Autism Eats creates positive dining out experiences for families


By Liz Nolan, Contributing Writer

 “Growing up, love was expressed through food,” says Autism Eats Founder Lenard Zohn.
“Growing up, love was expressed through food,” says Autism Eats Founder Lenard Zohn.

REGION – Dining out as a family is something most parents do not have to think twice about. It’s not that easy, however, for parents with children with autism. In 2014, 50-year-old Andover resident Lenard Zohn was inspired by his own family’s experience and founded Autism Eats. The goals are to bring the fun back to eating out, build community and increase autism awareness. 

Autism Eats is a non-profit, volunteer-run organization, which provides autism-friendly, non-judgmental environments for family dining, socializing and connecting with others who share similar joys and challenges.

“Growing up, love was expressed through food,” said Zohn. “Family dinners and restaurant outings were a big thing. We always expected these traditions to continue when we started our own family.”


The challenges

Zohn and his wife Delphine’s son Adin, now 16, has autism and eating at a restaurant as a family was challenging. 

“Sitting still was difficult for Adin,” he said. “He would flop on the ground, bolt for the door, make outbursts and be disruptive. Any enjoyment we would have had by going out to eat, was outweighed by the stress he created.”

Zohn partners with restaurants and ensures that the staff is educated, and music and lighting are adjusted to accommodate sensory sensitivities. Reservations and payments are made in advance for a buffet-style meal. Details like distributing sensory toys and hiring sensory-friendly entertainment adds to the fun. Families can relax and enjoy. 

The feedback from families is heartwarming.

Zohn recalls a young boy coming up to him at an event to tell him that it was “the best night of my life…I see both of my parents smiling tonight and my brother is himself.”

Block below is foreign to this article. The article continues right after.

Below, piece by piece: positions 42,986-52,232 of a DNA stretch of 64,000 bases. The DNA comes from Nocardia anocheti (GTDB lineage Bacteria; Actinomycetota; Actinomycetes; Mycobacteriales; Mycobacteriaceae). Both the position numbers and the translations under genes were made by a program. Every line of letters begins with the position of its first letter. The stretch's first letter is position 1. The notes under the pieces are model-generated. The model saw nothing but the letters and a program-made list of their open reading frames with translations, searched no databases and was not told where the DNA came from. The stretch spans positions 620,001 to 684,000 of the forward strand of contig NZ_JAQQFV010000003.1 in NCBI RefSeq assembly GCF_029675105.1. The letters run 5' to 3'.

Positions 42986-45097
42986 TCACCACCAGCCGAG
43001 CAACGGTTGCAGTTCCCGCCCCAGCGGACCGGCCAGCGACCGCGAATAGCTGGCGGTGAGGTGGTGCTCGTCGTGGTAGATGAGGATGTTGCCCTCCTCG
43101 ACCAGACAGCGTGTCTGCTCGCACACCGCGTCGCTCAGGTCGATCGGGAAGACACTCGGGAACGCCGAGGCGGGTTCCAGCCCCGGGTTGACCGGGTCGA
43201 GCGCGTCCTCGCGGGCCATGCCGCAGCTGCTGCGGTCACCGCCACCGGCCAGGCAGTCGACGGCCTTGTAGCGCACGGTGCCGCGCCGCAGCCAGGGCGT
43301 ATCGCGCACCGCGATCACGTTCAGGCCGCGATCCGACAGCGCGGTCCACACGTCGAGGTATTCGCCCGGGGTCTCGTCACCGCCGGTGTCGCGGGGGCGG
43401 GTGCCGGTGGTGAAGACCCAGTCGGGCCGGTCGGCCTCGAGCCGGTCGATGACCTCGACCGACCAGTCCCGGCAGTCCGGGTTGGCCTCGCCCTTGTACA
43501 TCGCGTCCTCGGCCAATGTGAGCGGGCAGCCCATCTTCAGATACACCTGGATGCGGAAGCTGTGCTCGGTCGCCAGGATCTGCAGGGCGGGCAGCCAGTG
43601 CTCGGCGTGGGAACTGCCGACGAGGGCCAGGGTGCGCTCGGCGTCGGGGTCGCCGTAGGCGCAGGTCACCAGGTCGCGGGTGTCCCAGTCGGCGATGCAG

Additional stories include grandparents taking their grandchildren out to dinner without the parents, and mothers and sons dressed up for a date night.

According to Zohn, going out to eat at a restaurant is now Adin’s preferred activity.


Importance of community and acceptance

“I have learned how important community is and how people want to feel accepted and welcomed,” said Zohn. “If Autism Eats can help in some small way with that, I feel we are doing a good job.”

A family met Santa at a recent Autism Eats Brunch with Santa event. Photo/Submitted
A family met Santa at a recent Autism Eats Brunch with Santa event.

Zohn’s favorite quote is from Dr. Stephen Shore, who has autism and is a renowned advocate, “If you met one person with autism, you met one person with autism.”

“People with autism have interests, things they like, things they don’t like, and a sense of humor,” said Zohn. “Be patient even if they cannot communicate in a typical kind of way. It doesn’t mean that they don’t have something to share or important to say, they are doing it in a different way. Take the time to get to know people who are on the spectrum, you will be richer for doing so.”

The pandemic has impacted coordinating Autism Eats events, but Zohn is ready to reengage. In October, the first casual dining event was held at MOOYAH Burgers, Fries & Shakes in North Billerica. Brunch with Santa at Maggiano’s Little Italy in Boston and Salvatore’s Restaurant in Lawrence were held in December.

Zohn’s goal is to expand the organization to 10 new states in 2022; there are currently chapters in 20 states. He would like to have 10 events scheduled per month in different communities, but for that to happen, a larger volunteer base is needed as well as additional sustainable funding.

View additional information on upcoming events, how to donate, or how to volunteer at



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